Latina Leader’s Resume Perfect for New Role in State Assembly

EggmanBy Rhashad R. Pittman

Every job, and it seems every endeavor, up to this point in her life has prepared Susan Talamantes Eggman for her new role as a member of the California State Assembly.

U.S. Army veteran. Social worker. College professor. City Council member.

The military taught her teamwork and leadership. Being a mental health provider and medical social worker helped her develop her listening skills and expand her empathy. Teaching taught her how to deliver information effectively. And serving on the Stockton City Council provided experience working with others, running meetings, and making decisions that have a major impact on people’s lives.

“I bring all those components to the job I’m doing,” said Eggman in a recent interview. “I feel like my whole life has prepared me for now.”

With such a rich resume, it is no surprise that the Turlock native is quickly asserting herself in state politics. Since being elected in November, Eggman (D-Stockton) has become a key advocate for issues that have been at the core of the Central Valley for years, including agriculture, public safety, job growth, and education.

The first Latina to ever be elected to the Stockton City Council is embracing her new role as she continues her fight to improve the quality of life in the 13th Assembly District, which includes Stockton, Tracy, Mountain House, and Thornton.

“My main goal is to represent my district as best I can,” Eggman said.

An Active Advocate

In her first six months on the job, Eggman has sponsored or co-sponsored 17 bills, including ones that would allow parole violators to be returned to state prison and allow crime victims to have access to their crime reports regardless of their legal status.

She has also teamed up with other area legislators advocating for the halt of a controversial Delta conservation plan and joined a bipartisan group calling on Gov. Jerry Brown to address a disparity in funding to counties, which now are responsible for thousands of inmates who come from the state.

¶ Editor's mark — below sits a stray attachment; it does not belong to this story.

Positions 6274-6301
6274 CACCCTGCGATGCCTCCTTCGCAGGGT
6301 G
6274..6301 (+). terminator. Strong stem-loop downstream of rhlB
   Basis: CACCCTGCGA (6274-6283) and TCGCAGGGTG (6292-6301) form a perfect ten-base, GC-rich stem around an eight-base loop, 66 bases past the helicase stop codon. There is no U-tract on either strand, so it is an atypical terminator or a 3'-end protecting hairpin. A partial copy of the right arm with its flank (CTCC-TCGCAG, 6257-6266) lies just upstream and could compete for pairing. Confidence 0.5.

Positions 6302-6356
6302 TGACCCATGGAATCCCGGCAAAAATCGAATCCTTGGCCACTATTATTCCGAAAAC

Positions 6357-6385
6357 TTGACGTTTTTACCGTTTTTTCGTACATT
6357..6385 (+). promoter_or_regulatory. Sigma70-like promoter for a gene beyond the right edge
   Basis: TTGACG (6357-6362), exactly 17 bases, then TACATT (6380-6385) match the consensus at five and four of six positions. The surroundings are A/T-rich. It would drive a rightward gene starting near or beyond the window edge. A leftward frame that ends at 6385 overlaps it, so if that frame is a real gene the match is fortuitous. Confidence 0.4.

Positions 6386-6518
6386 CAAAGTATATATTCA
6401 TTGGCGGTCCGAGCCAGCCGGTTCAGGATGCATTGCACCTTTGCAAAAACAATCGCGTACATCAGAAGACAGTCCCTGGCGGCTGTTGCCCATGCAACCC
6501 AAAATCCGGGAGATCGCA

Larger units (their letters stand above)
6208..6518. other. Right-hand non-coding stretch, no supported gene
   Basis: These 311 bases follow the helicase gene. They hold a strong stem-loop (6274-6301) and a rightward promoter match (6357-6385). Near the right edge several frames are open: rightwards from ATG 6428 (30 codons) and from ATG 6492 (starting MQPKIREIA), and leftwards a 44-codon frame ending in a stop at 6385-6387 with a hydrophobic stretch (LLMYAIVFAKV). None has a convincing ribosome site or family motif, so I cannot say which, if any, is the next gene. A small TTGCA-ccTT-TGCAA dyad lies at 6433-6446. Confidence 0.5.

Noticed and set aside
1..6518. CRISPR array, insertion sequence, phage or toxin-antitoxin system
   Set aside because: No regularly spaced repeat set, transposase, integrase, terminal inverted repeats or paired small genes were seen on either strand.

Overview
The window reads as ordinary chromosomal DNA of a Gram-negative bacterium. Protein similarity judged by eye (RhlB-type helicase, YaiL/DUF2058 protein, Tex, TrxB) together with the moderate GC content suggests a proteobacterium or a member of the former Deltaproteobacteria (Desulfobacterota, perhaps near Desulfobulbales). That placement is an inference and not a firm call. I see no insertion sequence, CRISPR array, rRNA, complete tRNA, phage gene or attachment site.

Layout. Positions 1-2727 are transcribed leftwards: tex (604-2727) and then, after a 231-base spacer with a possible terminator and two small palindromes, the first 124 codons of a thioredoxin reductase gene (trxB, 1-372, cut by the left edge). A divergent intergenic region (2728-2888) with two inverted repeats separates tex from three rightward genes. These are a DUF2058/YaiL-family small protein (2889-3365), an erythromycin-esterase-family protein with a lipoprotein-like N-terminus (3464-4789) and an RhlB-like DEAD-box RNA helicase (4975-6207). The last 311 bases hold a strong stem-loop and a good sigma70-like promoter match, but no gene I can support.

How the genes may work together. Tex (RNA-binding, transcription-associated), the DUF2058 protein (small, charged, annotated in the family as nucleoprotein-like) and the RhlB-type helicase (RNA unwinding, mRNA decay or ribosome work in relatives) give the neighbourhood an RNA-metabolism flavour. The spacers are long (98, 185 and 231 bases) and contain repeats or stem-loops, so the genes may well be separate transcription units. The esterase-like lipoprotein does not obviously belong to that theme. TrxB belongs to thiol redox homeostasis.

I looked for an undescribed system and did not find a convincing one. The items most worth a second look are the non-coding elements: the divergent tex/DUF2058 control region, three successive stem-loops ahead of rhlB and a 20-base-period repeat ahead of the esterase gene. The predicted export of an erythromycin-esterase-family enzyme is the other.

In addition to her efforts involving legislation, Eggman chairs the State Assembly Agriculture Committee and serves on the Appropriations, Veterans Affairs, and Business, Professions and Consumer Protection committees.

Central Valley Roots

Born on a small farm in Turlock that grew almonds and cultivated bee hives, Eggman comes from a family that has been farming for three generations and continues to do so today. Agriculture is as much a part of her roots as it is the Central Valley’s.

Those childhood experiences of riding through open space and farmland on horseback, and seeing her father and brother tend the orchard and hives, are not far from her memory as she leads committee discussions involving crucial agricultural issues.

“We all bring our life experience to our work,” Eggman said.

After high school, Eggman left the farm and joined the Army, serving four years as a medic. She went on to attend California State University, Stanislaus, where she earned a bachelor’s degree in psychology and a master’s degree in social work.  She later received a Ph.D. from Portland State University and taught social work at CSU, Sacramento. She has taken a leave of absence to serve on the State Assembly.

While a member of the Stockton City Council, Eggman worked to improve access to healthcare, expand educational opportunities, and address crime. She also served as chairwoman of board of directors for the nonprofit El Concilio, which provides numerous community services in English and Spanish.

Eggman’s fight to improve life in Stockton and surrounding areas continues at the state level.

“I think our area needs strong representation, and I hope to be that voice,” she said.

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